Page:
The Jack Rabbit at Kennywood is located in West Mifflin, Pennsylvania, and was designed and built in 1920. It was built on an ecological ravine; which makes it a terrain coaster. This means that the builders used the actual land to create the ride, making it less expensive and entail less supports than most other coasters. The awesome thing about this wooden coaster is its 70-foot drop, which was pretty much unheard of back when it was first built. It has a double-dip drop, which makes riders get the feeling like they are falling out of their seats when they go over the hill. The Jack Rabbit has a maximum speed of 45 miles per hour and is 2132 feet long. It was designed so that the very last seat in each train (there are six all together), will provide the most airtime, so it is probably the best seat to stay away from for those with bad backs.
5 Jack Rabbit, Seabreeze Park, Irondequoit, NY, 1920
Another wooden roller coaster named Jack Rabbit, opened in the same year at Seabreeze Park, in Irondequoit, New York (near Rochester). Jack Rabbit may not be the oldest roller coaster in the world, but it is one of the oldest continuously running roller coasters, since it has never been closed for non-operation. When it first opened, it was considered the fastest roller coaster in the world, and it has a 75-foot drop and is 2150 feet long. Smaller children cannot ride Jack Rabbit due to a minimum height requirement of 48 inches. This wooden coaster also has a long tunnel at the end of the ride, giving for even more of a thrill ride.
4 Wild One - Six Flags, Hull, MA, 1917
At the time the wooden coaster, Wild One opened, it was the tallest roller coaster in the world at 98 feet tall. The Wild One was not always called by that name. It was actually built in 1917 under the name, Giant Coaster at Paragon Park in Hull, Massachusetts. The Wild One was reconstructed several times due to fires, and even some of it was destroyed and was too costly to rebuild back to its original standing. There was another coaster that had its trains sold to the owners of Wild One, which was the Comet, and for years, the Wild One was operating with the word “Comet” across the front of the trains. The coaster was finally shut down in 1985, and started running again in 1986, when Six Flags had attained the ride at an auction. It has since been completely restored and currently operates at Six Flags in Hull, Massachusetts.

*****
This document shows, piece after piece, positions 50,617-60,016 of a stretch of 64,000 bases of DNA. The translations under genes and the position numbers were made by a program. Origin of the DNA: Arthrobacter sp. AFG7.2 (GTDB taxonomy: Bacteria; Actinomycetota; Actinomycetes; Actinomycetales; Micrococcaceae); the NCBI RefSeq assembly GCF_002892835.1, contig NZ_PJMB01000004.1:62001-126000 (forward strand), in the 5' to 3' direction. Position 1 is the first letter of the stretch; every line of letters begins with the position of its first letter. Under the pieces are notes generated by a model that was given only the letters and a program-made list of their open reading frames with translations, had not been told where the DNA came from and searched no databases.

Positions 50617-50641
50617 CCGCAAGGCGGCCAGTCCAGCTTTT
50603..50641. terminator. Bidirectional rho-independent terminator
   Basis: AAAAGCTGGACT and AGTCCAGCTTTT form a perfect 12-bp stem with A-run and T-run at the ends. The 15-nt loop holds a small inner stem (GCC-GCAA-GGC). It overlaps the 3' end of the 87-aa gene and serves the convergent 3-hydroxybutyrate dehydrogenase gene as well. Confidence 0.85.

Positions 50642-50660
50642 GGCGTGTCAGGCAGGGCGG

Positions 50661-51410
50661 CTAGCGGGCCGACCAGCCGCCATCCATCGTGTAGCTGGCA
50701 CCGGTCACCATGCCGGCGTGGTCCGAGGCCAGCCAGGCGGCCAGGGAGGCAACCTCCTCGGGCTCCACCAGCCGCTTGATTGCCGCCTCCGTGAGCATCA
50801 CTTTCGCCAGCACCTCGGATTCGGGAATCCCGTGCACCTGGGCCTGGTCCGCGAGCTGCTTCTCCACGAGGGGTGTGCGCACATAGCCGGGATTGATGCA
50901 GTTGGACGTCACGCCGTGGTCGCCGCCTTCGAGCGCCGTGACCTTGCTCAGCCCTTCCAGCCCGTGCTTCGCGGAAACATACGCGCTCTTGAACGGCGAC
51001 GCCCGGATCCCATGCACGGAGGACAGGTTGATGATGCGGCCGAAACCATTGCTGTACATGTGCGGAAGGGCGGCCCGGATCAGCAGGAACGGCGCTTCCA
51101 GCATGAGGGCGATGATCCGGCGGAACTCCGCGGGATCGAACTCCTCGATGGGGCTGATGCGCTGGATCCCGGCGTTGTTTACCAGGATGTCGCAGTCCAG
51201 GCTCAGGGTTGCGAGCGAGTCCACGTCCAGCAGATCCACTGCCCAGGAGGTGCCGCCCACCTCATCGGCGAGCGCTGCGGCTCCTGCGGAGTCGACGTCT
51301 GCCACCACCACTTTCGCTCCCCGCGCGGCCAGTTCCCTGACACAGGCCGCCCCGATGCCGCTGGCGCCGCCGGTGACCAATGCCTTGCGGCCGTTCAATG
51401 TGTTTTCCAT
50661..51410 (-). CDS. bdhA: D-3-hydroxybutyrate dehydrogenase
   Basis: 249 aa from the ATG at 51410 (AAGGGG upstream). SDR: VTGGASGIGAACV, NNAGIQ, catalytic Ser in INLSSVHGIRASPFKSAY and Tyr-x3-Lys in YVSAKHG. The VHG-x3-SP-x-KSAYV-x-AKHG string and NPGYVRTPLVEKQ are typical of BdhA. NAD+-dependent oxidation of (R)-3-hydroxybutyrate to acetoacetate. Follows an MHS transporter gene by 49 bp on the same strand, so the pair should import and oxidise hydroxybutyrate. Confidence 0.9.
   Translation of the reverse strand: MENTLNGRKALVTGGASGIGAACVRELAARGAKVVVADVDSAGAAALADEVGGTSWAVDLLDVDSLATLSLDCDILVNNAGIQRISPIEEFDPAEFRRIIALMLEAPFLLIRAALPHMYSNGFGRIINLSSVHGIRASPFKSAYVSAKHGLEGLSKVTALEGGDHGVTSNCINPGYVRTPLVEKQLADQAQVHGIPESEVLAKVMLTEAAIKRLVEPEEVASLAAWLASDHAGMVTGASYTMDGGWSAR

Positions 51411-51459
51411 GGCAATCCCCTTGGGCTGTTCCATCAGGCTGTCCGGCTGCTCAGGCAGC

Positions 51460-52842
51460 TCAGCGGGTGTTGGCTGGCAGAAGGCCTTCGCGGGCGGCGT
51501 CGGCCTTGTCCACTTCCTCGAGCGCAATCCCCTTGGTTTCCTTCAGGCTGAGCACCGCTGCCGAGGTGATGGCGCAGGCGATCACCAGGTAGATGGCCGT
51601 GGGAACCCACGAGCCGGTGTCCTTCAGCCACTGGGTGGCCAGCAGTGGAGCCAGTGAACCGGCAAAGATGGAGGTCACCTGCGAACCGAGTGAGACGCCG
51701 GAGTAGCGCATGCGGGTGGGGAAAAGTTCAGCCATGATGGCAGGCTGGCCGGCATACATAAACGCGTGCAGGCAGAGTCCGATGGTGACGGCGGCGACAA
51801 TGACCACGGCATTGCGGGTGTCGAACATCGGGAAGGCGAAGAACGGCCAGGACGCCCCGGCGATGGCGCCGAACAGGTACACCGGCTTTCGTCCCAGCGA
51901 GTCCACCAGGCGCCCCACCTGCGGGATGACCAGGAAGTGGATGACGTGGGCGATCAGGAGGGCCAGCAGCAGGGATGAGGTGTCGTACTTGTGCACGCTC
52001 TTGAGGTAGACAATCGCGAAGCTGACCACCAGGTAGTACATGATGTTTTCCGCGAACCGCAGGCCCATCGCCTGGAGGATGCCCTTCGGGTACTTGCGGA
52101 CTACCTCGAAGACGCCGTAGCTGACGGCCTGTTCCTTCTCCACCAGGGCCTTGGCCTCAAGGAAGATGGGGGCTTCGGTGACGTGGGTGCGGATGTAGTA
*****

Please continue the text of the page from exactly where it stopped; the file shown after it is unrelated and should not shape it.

3 Rutschebanen - Tivoli Gardens, Copenhagen, 1914
When first riding on this wooden coaster, you go through (what seems like) a cave, then a long tunnel before riding up a tall slope, curving around, then flying back down to go through several more tunnels; the last one being so dark it is nearly impossible to see. The riders are able to see the fun house when going on parts of the ride, which was built inside the mountain that was designed for riders to view what was going on at other parts of the park. Rutschebanen (often just called “The Roller Coaster”) was built in 1914, in Copenhagen, Denmark and is currently still in operation at Tivoli Gardens. During World War II, when gas was extremely limited, workers at Tivoli Gardens used capstans to help haul up the coasters on the track at the first hill.
2 Scenic Railway - Luna Park, Melbourne, Australia, 1912
Don’t let the name “Scenic Railway” fool you, if you’re planning on visiting the second oldest roller coaster at the 101 year-old theme park in Australia. Scenic Railway is the continually running oldest roller coaster in the world, even though it derailed in 1989 and injured twenty people. As of June 2014, Scenic Railway is being restored and will not open back up until September. That will remove it from the title of “longest continually operating roller coaster in the world,” giving the name to Jack Rabbit in Seabreeze Park.
1 Leap the Dips – Lakemont Park, Altoona, PA, 1902
The oldest roller coaster still in the world that is still operating is located in the United States, at Lakemont Park in Altoona, Pennsylvania. Leap the Dips was built by E. Joy Morris Company in 1902, and had to be closed in 1985 because of the poor shape it was in, being over 100 years old. It was repaired in 1997, and was reopened in 1999, when fundraisers decided that Pennsylvania desired the title of having “the oldest operating roller coaster in the world.” Leap the Dips is 41 feet high, and only goes ten miles an hour, but it was declared a National Historic Landmark in 1996.